After the collapse of the Han dynasty in 220 C.E., in times of political disunity and unity, Buddhism influenced China. In result, to Buddhism, China responded with acceptance, conciliation, and rejection.
During times of political instability, Buddhism was accepted in China (Doc 1,2,3). Buddhism was accepted in China because it offered an escape from misery that was prevalent in post-Han China (Doc 1). For example Zhi Dun presented Buddhism as a way to escape fear in the wake of nomadic invasions (Doc 2). Zhi Dun’s status as a confidant of the aristocracy reveals the high level of fear and desperation in the Chinese upper-class. As a result of increased Buddhist influence in China, there was a Confucian backlash. In the “Disposition of Error”, a Buddhist apologist skillfully counters the criticism of Confucian polemicists by exfolling the virtues of Buddha and his teaching (Doc 3). Because these sources were written from the perspective or rich and influential scholars, an additional document from a commoner would reveal the extent of Buddhist appeal in the Chinese lower-class.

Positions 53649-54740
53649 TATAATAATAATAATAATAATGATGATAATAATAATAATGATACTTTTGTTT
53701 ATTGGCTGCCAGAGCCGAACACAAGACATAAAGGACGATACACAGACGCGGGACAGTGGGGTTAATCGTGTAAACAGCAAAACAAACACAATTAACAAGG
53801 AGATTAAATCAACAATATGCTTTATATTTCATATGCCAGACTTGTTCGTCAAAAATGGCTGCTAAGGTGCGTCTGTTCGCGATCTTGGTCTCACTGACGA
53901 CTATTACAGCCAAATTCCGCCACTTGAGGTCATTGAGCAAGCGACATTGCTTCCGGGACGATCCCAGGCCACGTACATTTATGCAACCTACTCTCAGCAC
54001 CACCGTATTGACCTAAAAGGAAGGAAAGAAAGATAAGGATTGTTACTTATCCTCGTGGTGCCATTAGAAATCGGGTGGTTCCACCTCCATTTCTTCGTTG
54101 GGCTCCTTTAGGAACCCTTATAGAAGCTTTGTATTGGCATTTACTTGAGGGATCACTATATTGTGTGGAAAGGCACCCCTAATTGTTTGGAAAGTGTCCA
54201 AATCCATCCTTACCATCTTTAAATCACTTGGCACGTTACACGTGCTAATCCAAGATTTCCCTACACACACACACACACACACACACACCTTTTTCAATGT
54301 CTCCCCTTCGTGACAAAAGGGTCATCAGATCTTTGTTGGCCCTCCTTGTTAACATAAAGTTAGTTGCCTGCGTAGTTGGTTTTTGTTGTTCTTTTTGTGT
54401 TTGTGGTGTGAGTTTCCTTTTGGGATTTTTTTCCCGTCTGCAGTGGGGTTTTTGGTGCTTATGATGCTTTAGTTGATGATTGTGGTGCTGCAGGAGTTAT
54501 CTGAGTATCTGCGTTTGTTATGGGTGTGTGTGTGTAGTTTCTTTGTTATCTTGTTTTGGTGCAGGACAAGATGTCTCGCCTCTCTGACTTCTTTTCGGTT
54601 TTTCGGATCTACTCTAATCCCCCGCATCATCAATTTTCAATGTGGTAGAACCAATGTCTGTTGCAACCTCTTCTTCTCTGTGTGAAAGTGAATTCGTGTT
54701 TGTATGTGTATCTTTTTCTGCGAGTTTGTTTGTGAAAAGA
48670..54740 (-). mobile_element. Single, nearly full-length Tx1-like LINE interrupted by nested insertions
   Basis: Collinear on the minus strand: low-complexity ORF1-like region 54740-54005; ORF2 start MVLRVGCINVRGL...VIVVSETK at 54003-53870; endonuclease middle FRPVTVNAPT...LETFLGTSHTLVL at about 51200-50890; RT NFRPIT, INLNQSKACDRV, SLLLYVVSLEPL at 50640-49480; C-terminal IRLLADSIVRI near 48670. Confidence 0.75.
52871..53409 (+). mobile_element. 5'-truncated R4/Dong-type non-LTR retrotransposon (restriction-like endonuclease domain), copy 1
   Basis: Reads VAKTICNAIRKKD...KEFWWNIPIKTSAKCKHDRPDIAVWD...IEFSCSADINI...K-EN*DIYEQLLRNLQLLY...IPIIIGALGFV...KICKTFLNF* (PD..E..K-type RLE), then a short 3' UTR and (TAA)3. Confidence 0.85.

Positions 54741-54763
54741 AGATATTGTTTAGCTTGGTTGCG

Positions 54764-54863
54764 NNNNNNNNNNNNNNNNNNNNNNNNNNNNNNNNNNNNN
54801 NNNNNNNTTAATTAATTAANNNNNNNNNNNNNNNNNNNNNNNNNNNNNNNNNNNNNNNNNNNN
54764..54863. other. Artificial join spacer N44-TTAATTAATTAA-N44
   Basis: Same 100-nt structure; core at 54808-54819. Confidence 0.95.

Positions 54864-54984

Another way China responded to Buddhism was conciliation (Doc 5). In this time people accepted nor rejected Buddhism. Zong Mi, a Buddhist scholar favored by the Tang imperial household, wrote about Confucius, Loazi, and the Buddha and their many writings and teachings. He explains that all three philosophers had good ideas and had different points of views on many aspects of life. Through this time of disunity and unity most people could relate to all views. It tells that any religion is to be accepted to create peace in society in their own way but should be respected by others even if disagreed.
The last way China responded to Buddhism is by rejection (Doc 4,6). In the time of 819 C.E.- 845 C.E. a time of unity appeared and politics and society was going smoothly. In this time period, two men in a higher level of society wrote about the spread of...